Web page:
Mr. Bush is gone now, but that algorithm remains ruthlessly in place. War-oriented companies like DynCorp, Washington Group International, Aegis Defense Services, URS Corporation, BAE Systems, Renco, CACI, Bechtel, General Dynamics, General Electric, and Titan, along with oil giants like ExxonMobil and Chevron, have profited to the tune of hundreds of billions of dollars off these conflicts, and are poised to continue doing so well into the future. ~ William Rivers Pitt, Truthout
Troops photograph every grave at Arlington cemetery
Kimberly Hefling – (AP) – Arlington – August 27, 2011 – Night after night this summer, troops from the Army’s historic Old Guard have left their immaculately pressed dress blues, white gloves and shiny black boots at home to slip into Arlington National Cemetery in T-shirts and flip-flops to photograph each and every grave with an iPhone.
The sometimes eerie task to photograph more than 219,000 grave markers and the fronts of more than 43,000 sets of cremated remains in the columbarium is part of the Army’s effort to account for every grave and to update and digitize the cemetery’s maps. The Old Guard works at night to escape the heat and avoid interrupting funerals.
Last year, a scandal over mismanagement at the nation’s most hallowed burial ground revealed unmarked and mismarked graves. Congress then mandated that the cemetery account for the graves of the more than 330,000 people interred in the cemetery.
The troops taking the photos are from Delta Company of the 1st Battalion of the 3rd U.S. Infantry Regiment, known as the Old Guard – the Army’s official ceremonial unit, which provides escorts to the president and helps put on military funerals.
The photos taken at night are matched with other records to find discrepancies that need to be fixed, and officials say it’s too early in the process to draw any conclusions. Military officials hope they can eventually use the photos to create an online database for the public. Four million people annually visit the cemetery. (Click HERE for article)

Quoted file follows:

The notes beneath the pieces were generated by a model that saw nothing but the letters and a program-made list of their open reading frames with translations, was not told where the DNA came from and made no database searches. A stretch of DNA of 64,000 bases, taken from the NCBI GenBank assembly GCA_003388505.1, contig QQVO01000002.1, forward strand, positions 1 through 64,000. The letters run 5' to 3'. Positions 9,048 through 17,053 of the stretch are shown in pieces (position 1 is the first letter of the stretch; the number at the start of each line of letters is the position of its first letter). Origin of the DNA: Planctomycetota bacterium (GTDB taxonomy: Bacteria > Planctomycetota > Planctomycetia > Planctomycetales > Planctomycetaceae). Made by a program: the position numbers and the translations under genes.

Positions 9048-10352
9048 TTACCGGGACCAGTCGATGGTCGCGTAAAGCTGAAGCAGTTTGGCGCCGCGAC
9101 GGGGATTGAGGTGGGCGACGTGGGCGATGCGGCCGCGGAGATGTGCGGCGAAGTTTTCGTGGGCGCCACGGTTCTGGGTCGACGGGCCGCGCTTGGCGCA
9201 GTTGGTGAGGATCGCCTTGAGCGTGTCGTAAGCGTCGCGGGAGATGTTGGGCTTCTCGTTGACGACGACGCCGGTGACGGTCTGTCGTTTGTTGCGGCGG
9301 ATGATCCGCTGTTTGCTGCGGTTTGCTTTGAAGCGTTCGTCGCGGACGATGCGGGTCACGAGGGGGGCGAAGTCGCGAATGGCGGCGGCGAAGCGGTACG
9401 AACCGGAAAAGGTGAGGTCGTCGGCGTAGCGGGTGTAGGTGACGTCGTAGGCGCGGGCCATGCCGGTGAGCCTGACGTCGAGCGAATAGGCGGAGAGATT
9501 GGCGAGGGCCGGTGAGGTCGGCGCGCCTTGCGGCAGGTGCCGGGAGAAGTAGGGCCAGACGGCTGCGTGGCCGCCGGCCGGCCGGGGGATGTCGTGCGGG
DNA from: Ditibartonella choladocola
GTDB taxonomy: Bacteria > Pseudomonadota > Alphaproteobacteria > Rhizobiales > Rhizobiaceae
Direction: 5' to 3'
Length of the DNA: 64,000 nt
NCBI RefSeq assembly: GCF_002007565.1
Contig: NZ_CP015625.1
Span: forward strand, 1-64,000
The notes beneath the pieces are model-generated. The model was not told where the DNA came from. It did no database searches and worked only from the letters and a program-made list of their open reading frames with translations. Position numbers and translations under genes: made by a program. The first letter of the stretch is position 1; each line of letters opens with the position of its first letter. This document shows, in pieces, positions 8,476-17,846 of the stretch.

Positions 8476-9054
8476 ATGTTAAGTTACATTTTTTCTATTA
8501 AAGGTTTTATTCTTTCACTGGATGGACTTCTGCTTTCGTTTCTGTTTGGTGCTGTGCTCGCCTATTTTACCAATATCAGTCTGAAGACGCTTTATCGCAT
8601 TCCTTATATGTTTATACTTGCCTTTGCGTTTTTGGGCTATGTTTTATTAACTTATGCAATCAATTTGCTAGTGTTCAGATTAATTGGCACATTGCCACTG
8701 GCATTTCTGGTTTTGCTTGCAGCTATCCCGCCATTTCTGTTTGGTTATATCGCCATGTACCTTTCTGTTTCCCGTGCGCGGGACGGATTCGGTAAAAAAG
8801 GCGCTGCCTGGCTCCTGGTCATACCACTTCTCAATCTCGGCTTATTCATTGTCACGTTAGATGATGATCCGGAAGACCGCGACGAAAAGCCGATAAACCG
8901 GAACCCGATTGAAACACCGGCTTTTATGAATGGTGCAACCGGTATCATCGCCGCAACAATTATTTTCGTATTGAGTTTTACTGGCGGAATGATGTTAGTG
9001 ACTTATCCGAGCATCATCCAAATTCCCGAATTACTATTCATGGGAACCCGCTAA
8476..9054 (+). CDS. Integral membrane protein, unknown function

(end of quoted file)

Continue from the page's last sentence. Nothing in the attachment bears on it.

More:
This Will Improve KBR’s Image
Mark Thompson – (Battleland Blogs) – August 26, 2011 – If KBR’s one-time management by the autobiographical Dick Cheney doesn’t buff the company’s reputation, this ought to do the trick: KBR is suing a woman who claimed that she was raped while working in Iraq for KBR in 2005. In the crazy world of torts and courts, Jamie Leigh Jones had sued KBR for $145 million, claiming the company let a hostile sexual climate exist in Iraq. Last month, a jury found the company not guilty of the charge.
Tony Capaccio – (Bloomberg) – July 7, 2011 – DynCorp International Inc., the largest U.S. contractor in Afghanistan, should refund at least $2 million it was paid by the State Department for costs that “were either not authorized or for services not provided” for Afghan police training work, according to an audit.
The payments were made because contracting officials from State’s Bureau of International Narcotics and Law Enforcement Affairs “did not always perform a detailed review of invoices prior to payment,” said the audit, released today by the inspectors general of the Pentagon and the State Department .
Contracting officials approved invoices for unauthorized travel and purchases and excess labor costs, said the audit, which examined State’s management of what is now a $4.6 billion contract for Afghan police training and criminal justice initiatives.